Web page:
Airport Business

MAY 2017

The airport professional's source for airport industry news, articles, events, and careers.

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Page 13 of 59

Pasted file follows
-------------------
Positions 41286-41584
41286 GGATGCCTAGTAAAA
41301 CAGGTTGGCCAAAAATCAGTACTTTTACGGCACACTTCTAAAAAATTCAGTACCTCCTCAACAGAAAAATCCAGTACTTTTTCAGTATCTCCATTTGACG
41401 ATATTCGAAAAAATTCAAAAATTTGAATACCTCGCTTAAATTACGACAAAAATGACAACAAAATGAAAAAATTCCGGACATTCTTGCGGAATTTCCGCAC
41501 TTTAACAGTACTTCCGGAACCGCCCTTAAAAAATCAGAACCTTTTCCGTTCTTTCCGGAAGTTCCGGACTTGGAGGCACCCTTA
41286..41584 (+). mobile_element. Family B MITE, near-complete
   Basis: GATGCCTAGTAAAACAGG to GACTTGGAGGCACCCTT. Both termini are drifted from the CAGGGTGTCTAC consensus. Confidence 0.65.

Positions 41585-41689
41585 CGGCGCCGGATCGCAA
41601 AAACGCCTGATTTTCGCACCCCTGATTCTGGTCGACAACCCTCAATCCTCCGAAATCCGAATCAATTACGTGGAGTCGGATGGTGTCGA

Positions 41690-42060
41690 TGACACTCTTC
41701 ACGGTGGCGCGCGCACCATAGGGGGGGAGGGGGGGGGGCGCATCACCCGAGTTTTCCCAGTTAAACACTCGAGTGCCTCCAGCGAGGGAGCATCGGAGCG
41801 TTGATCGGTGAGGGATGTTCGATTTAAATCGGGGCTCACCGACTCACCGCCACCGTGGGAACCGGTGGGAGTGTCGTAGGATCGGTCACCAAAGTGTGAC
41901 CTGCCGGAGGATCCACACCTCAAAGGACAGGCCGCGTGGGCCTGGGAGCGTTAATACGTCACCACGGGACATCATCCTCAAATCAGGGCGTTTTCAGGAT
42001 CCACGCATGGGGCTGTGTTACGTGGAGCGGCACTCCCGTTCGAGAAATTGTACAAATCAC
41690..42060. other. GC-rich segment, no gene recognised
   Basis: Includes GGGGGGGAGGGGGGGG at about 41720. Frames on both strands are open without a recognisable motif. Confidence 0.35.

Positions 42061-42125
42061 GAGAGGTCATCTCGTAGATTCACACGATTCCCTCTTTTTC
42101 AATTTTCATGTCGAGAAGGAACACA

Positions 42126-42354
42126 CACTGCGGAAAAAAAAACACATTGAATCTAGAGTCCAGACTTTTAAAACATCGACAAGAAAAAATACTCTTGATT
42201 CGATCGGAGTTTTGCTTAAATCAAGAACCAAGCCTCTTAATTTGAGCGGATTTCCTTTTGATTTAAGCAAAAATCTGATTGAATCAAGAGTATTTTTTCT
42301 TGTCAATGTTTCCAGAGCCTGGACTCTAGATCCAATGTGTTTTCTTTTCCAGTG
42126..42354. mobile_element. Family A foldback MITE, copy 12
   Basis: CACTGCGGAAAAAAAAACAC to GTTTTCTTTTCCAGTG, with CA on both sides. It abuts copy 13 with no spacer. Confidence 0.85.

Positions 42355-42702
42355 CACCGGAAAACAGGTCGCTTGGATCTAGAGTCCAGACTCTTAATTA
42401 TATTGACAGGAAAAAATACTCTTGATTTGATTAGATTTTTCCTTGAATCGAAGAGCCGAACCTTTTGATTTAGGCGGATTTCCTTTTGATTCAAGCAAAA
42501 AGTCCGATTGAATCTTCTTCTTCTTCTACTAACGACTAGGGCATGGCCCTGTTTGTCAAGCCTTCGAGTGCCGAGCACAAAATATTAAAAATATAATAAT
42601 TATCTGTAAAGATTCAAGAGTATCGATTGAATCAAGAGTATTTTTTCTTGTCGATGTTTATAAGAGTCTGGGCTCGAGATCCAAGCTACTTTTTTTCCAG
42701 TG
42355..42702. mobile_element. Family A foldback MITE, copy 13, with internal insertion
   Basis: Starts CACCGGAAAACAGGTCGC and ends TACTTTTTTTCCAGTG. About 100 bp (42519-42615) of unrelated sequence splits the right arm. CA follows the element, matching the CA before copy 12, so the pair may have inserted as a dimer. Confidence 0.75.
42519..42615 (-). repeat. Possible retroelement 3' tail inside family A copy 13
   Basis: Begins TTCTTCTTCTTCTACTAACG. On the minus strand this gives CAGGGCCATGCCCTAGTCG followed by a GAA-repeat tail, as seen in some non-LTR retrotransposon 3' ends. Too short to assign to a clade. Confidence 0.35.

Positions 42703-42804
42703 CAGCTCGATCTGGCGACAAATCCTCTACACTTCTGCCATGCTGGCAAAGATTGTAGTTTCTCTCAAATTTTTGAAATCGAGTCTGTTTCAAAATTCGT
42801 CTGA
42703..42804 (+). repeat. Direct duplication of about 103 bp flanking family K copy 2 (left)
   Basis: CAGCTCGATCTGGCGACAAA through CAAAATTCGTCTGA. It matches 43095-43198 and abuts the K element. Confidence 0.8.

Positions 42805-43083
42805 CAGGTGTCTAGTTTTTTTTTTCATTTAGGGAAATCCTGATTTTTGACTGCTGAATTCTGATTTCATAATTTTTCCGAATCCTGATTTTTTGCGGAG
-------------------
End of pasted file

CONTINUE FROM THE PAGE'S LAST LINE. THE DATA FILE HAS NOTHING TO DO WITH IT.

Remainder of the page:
PARKING 14 airportbusiness May 2017 effective and safeguard revenues against lost and even swapped tickets. There are two types of LPR systems: sta- tionary LPR and mobile LPR. Both interface with the parking access and revenue control system (PARCS) for audit control. Stationary LPR uses mounted cameras at the entrance and exit points of a facility. The cameras capture the license plate images of cars as they enter the facility. When the ticket is surrendered at the exit, the vehicle's license plate is compared with the image that was recorded at the entrance. If a different ticket is used at the exit, the vehicle's license plate won't match the entering vehicle's license plate, which creates an alarm condition. The software can then be directed to search for the matching license plate image to determine the corresponding entry ticket data (date and time). This provides for accurate fee calculations in the event of lost tickets and eliminates the possibility of drivers exchanging tickets in an attempt to reduce the parking fee. Stationary LPR also enables the vehicle's license plate to serve as a parking credential. Rather than pulling a ticket, the LPR system can record the license plate and automatically raise the gate. The license plate image replaces the ticket. We may lose tickets, but it's unlikely we'll lose our license plates. License plates can also replace monthly parking credentials, such as proximity cards, but it is not perfect and a back-up system, such as a ticket dispenser, proximity card reader, etc., will still be required in the event of a misread. Mobile LPR uses vehicle-mounted cameras to record license plate images of all parked cars as the vehicle drives through the facility. The data is synchronized with the previous day's data to track the duration of stay for each vehi- cle. If the facility is separated into zones and the vehicle drives the same route each night, the system can locate vehicles by querying their license plates. CREDIT CARD IN/CREDIT CARD OUT Another option for minimizing lost tickets is getting rid of them entirely. Credit card in/ credit card out systems have a parker swipe a credit card rather than taking a ticket. The software timestamps the transaction, ties it to the credit card, and stores it until the parker returns and swipes the credit card at the exit. The software then retrieves the entrance data, calculates the fee, and charges the credit card. No cashier is needed so this can be an auto- mated exit lane. Make it a dedicated express lane to give frequent flyers the added bonus of bypassing lines at cashiered exits. PAY-ON-FOOT PARKING If you're still using cashiers, payroll is one of your largest operating expenses. Pay-on-foot (POF) systems replace cashiers with automated payment machines that don't require meal breaks, never take sick days, and rarely talk back (except for automated prompts). As the name suggests, the parker walks up to the POF before returning to his or her car. The POF is strategically located so parkers will walk past it or near it on the way back to their cars. The parker inserts the ticket (received upon entering the garage), which is read by a fee computer that calculates the fee. The POF uses visible and audible messaging to guide the parker through the payment process. The audible messages can be programmed in mul- tiple languages. POFs can accept cash, credit cards, debit cards, smart cards, or validations. The ticket is validated as paid and returned to the motorist. A receipt is provided upon request. The POF advises the parker to insert the validated ticket at the exit verifier at the garage exit and an intercom button is available in the event the parker needs assistance. The parker returns to the car, drives to the exit gate and inserts the validated ticket into the exit verifier, which also uses visible and audible messaging. Upon confirming the validated ticket, a signal is sent to raise the exit gate. The POF allows for a predetermined grace period (i.e.:20 minutes) to allow the motorist enough time to return to the car and drive to the exit. If the time expires, the motorist will be prompted to pay an additional fee for the additional time parked. The exit station can process credit card payments. This ensures that the parker pays the appropriate fees rath- er than intentionally paying for parking before leaving in an effort to pay a lower fee and also enables parkers who neglected to pay at the POF to pay at the exit. If you haven't implemented some of these technologies--and others we haven't covered here--you may be losing market share to an airport that has! For the latest informaƟon about technology that is available now and will be in the near future, the parking industry trade associaƟon, the InternaƟonal Parking InsƟtute, offers publicaƟons, resources, cours- es, conferences, and airport parking-specific forums. Learn more at Dan Kupferman, CAPP Director of Car Park Management Systems, Walker Parking Consultants ABOUT THE AUTHOR Dynamic signage in parking facilities can assist travelers in finding a parking space by providing real time information on available spots.

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